Today is Mother's Day, a day when we celebrate and honor the mothers who raised us. It is the first of two fairly close together special days for honoring our parents and it is certainly appropriate that we do so as just a small representation of our requirement by one of God's Commandments to honor them. But since today is Mother's Day, we will focus on the import role that mothers play in developing us and to do that, I must cite my own experienc since it is what I know. Hopefully, you will have your own, also very positive, experience as well and it will remind us of just how important it is that we celebrate mothers on this special once a year day.
It all starts, of course, with our mothers meeting our fathers, falling in love and deciding they want to spend their lives together as husband and wife. From that beginning, it traditionally has followed suit that children are a natural result in nature, and we as tiny, helpless babies enter the picture. I, like you, don't remember the early initial period of life, but normally it picks up with memory beginning about three or so. From there on out, the memories grow and become clearer, and I can say that as a young child I can always remember my mom being there for me. She taught me many things about life, read stories to me, cared for the many scrapes and cuts that little boys always have and she loved me. Since Dad was working all day and Mom devoted herself to raising we three children, she was the one who was always there. If I was mischievous, deserved praise or whatever the situation was, she always handled it appropriately. If she was more upset, she would always defer to Dad and told me he'd deal with me and that was often harder on me than anything else. But I always knew she loved me.
A little later in my young life, at age nine when my father unexpectedly died, she noticeably changed her role. Oh, she was still loving and kind, but when necessary, she could be "the man of the house," the disciplinarian, and usually she didn't have to raise a hand, although I wasn't immune from a swat on the hiney or an upfront and personal experience with a exquisitely selected cat of nine tails delivered at the right spot and force level of a bare calf. As a teen, the selected punishment was a grueling day of yard work in the summer heat with only a break at times for a drink of cold water. She said with the big shade trees in the back yard, there was no reason I needed to come in until the work was done to perfection and then, when famished and eating dinner, she asked me if I had learned my lesson. Indeed, I did, for deep down inside I knew she was right and I loved her, even if I didn't want to admit it right then. But through it all she taught me about honest work, right and wrong, the importance of my faith and all the things we need instilled within us that silently guide us later.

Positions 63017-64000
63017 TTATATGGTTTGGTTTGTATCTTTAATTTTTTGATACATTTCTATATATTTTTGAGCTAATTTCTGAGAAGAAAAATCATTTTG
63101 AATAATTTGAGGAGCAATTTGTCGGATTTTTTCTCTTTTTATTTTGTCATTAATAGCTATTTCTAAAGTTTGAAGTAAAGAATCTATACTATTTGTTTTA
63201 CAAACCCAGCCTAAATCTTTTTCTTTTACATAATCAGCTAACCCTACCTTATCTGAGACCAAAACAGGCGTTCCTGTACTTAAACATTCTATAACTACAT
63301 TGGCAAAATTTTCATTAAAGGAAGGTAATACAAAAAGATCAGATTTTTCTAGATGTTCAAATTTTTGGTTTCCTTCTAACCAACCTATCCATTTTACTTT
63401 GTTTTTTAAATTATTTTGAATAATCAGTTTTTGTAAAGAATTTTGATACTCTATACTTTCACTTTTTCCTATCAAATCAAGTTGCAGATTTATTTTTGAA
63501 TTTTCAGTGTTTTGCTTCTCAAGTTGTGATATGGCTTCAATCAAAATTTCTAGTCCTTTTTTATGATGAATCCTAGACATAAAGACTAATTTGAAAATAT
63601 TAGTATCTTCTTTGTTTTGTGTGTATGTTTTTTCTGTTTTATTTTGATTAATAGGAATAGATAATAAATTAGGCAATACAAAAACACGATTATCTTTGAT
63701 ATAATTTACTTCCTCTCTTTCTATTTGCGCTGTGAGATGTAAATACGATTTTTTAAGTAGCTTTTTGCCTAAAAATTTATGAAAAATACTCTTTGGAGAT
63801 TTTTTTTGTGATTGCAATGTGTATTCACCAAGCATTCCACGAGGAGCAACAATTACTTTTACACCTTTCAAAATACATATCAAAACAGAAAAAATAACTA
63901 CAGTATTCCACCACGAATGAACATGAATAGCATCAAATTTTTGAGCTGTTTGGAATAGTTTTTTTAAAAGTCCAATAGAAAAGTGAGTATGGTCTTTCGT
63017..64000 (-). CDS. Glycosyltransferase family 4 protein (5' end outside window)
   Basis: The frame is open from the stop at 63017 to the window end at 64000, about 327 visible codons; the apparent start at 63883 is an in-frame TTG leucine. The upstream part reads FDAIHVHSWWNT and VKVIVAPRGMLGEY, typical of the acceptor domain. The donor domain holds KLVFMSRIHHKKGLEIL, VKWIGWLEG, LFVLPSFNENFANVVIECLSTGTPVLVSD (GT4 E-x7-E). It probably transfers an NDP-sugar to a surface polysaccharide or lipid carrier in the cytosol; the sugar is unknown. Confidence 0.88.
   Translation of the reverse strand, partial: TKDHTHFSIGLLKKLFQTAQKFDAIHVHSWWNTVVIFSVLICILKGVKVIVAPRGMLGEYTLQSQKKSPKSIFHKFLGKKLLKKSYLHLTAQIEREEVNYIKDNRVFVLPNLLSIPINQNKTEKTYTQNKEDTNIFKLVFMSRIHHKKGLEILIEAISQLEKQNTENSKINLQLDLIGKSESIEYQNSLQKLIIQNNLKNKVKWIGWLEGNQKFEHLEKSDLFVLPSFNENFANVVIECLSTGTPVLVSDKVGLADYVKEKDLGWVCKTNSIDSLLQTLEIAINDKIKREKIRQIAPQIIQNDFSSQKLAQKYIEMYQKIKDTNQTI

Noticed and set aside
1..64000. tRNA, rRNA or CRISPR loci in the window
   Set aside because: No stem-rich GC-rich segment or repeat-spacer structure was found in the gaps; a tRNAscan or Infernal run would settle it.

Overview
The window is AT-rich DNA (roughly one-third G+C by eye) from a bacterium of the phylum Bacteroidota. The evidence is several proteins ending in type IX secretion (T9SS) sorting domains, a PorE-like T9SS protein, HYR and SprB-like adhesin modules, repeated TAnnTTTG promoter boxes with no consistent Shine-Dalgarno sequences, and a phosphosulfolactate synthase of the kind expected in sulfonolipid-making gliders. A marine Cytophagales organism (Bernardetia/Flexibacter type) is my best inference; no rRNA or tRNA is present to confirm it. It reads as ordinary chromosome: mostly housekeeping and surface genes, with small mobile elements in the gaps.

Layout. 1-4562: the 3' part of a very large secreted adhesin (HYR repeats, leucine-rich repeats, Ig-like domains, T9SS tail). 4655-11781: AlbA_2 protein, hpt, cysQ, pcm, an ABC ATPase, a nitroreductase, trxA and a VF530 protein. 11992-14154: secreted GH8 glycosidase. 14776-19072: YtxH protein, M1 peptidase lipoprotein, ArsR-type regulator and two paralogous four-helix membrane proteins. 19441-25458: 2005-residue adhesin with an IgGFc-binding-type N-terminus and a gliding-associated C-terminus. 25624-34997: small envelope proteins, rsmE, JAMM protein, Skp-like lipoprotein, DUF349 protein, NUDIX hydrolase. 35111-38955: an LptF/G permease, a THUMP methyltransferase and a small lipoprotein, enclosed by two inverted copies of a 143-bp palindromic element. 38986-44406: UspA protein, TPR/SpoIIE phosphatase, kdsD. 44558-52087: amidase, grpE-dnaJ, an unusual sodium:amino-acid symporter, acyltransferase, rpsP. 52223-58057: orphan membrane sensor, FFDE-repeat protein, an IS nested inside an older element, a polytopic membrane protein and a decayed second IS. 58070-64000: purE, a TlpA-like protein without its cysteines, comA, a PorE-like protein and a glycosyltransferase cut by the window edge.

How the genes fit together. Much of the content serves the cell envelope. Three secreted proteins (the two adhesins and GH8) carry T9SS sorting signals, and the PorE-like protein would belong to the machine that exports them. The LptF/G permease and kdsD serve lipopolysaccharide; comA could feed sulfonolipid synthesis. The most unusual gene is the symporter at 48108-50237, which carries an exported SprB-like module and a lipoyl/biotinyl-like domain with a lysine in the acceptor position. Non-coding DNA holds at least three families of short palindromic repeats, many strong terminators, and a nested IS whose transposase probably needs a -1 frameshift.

I remember as it got near the time of finishing high school, I couldn't wait to graduate and get away from home and I wanted to do it my way. I know I was expected to go to college at my dad's alma mater and the school which my brother attended as well, but I chose otherwise and set out for the Great Southwest and Arizona. And while I enjoyed it there, I can remember admitting to myself that I still loved Old Newport News, my home that I grew up in, and dear Mom as well. Coming back later, she had sold her home and moved into a nice comfortable apartment bordering the Mariner's Museum Park and when visiting, we would remember those days and how fast they had gone by and how she loved me so. Mom never remarried, saying that Dad was the only love she ever wanted or needed and she devoted her life to turning us into decent citizens who were never on the dole. And that makes me smile with gratitude for what she instilled in all of us.
Mom has been dead now for sixteen years. I remember the day I got the call and, ironically, sadly and ironically, it was the same day I was already scheduled to go visit her from my home in Florida. Well, I saw her, but, of course, I missed seeing her alive but I did get closure although I think abouther often with a tear in my eye. But then I smile, for this rural girl born in a small North Carolina fishing Village on the Outer Banks, who went to New York City during the Great Depression to study at the preeminent Florence Nightingale approach to nursing school, Bellevue School of Nursing, had done her job and now was free of pain and home at last. It gave me joy knowing that I had been so privileged to have her as my mother. So, Mom, I know you are in great hands with Dad at your side, and I plan to see both of you again when it's my time. Y'all get ready, for we'll all be together one day. Happy Mother's Day, everyone, from a very fortunate man who knows he experienced the best of motherly love.